If there are two sets of figures, and one presents a negative news story, you can guarantee the bad news story is the one that will get all the air time. Nowhere is this clearer than the latest set of figures to be released by analyst house Gartner.

In its latest Gartner EXP (executive programs for those of you who speak English and not acronym) Gartner announced in its press release headline "Gartner survey of 900 CIOS shows 42 per cent of respondents decreased their IT budgets first quarter". Buried in the fourth paragraph of this news release is the sentence: "Fifty-four per cent of respondents reported no change in their IT budget, with the remaining four per cent reporting an increase".

Guess which figure appeared in all the news outlets today? (Bar CIO that is). Now I could waste my time and your time going on about the methods of the news production and how "no change" is not a good news story. But if 42 per cent can be presented as major news with a bit of spin, then surely 54 per cent can also be presented with a bit of hype as news. Gartner does, after all have a Hype product, so you get the impression they know a thing or two about hype.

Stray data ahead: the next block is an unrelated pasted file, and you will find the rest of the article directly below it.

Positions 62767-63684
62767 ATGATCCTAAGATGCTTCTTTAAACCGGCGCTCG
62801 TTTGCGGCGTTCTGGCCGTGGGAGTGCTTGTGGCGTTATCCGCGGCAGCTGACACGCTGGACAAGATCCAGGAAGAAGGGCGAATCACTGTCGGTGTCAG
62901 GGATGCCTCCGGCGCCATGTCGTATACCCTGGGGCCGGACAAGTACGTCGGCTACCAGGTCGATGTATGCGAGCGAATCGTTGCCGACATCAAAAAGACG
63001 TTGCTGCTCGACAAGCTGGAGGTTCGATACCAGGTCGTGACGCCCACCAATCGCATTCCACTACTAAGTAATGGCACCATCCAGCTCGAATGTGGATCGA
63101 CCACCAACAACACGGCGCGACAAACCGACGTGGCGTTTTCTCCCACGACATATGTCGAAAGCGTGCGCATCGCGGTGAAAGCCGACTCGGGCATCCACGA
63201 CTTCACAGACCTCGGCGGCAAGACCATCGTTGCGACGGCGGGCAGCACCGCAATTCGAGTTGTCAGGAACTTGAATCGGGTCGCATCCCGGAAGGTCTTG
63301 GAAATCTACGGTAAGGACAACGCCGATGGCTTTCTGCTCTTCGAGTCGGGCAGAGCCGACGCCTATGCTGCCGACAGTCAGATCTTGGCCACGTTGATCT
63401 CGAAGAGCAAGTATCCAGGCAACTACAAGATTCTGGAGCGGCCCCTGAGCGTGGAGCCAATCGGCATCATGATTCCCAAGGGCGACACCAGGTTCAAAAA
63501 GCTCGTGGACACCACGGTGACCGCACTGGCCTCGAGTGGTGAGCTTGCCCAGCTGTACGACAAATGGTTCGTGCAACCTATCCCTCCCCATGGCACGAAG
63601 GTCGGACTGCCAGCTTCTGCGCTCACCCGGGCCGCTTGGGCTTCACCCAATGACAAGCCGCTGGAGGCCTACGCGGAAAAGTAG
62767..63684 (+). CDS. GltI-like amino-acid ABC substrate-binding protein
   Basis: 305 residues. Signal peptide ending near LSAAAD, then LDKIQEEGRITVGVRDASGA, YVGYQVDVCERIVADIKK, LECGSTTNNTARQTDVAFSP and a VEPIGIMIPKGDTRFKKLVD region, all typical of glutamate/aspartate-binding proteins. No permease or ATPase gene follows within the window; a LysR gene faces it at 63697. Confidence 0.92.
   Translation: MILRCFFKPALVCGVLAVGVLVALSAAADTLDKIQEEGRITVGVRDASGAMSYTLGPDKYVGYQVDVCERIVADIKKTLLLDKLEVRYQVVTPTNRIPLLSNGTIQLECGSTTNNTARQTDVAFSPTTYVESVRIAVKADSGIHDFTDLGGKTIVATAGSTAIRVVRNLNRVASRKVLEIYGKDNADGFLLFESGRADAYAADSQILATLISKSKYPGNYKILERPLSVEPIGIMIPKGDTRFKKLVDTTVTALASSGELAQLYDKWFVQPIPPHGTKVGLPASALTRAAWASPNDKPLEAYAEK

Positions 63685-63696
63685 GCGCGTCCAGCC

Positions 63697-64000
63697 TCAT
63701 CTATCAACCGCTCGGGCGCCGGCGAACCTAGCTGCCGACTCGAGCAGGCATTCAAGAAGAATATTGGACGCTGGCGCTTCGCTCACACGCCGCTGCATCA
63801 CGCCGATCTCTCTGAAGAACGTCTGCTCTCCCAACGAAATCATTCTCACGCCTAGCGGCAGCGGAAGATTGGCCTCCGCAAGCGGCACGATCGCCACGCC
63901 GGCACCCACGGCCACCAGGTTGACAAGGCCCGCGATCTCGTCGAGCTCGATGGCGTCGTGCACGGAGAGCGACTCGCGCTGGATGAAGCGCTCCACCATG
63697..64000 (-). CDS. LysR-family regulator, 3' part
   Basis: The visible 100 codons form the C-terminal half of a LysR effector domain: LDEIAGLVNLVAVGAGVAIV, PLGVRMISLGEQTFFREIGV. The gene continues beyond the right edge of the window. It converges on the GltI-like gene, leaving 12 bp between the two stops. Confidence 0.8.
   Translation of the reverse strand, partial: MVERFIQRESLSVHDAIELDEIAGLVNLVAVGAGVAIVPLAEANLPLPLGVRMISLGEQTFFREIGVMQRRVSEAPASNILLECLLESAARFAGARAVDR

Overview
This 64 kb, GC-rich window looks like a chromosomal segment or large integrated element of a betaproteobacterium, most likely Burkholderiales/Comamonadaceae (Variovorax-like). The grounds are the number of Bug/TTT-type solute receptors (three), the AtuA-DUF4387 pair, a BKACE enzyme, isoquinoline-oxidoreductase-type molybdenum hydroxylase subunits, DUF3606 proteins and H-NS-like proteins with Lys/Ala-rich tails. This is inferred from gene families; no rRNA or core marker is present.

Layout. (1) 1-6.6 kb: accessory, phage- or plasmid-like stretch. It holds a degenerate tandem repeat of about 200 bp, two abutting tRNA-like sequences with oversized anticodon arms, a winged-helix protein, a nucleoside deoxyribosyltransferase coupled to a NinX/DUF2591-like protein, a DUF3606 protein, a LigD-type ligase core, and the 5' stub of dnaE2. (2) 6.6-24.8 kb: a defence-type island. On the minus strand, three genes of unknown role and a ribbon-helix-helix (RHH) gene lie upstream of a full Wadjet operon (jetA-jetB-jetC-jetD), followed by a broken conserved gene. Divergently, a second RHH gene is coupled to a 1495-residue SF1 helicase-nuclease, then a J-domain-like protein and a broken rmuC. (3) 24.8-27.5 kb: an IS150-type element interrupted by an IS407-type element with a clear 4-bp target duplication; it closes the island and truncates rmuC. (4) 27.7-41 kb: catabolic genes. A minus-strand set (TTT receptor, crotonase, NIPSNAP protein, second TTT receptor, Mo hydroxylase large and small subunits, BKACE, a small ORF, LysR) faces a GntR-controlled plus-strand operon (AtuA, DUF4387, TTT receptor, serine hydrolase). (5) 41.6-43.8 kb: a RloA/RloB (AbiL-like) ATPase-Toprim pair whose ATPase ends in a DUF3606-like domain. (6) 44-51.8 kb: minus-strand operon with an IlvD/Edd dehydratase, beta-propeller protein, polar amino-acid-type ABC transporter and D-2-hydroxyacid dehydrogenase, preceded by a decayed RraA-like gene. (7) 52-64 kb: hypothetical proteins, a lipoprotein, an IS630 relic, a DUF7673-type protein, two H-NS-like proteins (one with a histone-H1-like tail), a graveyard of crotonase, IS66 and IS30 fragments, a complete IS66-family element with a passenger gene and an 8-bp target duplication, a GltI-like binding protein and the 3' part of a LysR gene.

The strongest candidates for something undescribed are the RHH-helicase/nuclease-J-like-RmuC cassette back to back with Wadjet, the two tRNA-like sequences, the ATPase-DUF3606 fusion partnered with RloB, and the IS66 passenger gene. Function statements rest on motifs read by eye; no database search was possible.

The more you see of these news stories the more you wonder if a large part of this recession is nothing but a set of studies with conflicting numbers and poorly researched headlines.
The sad truth of course is that we are in a recession, as today's news about LDV shows, but the Daily Mailesque obsession with adding a thick layer of panic to every story when the figures show completely the opposite is very concerning.

I spend as much time with CIOs as I can, and as yet, I haven't had one sink into a tale of woe like the Gartner figures or news headlines present. Yes all of them tell me they have had to make some difficult decisions and some projects have been delayed or strategies changed, but I don't see the poverty or economic cataclysm that some would have you believe is around us.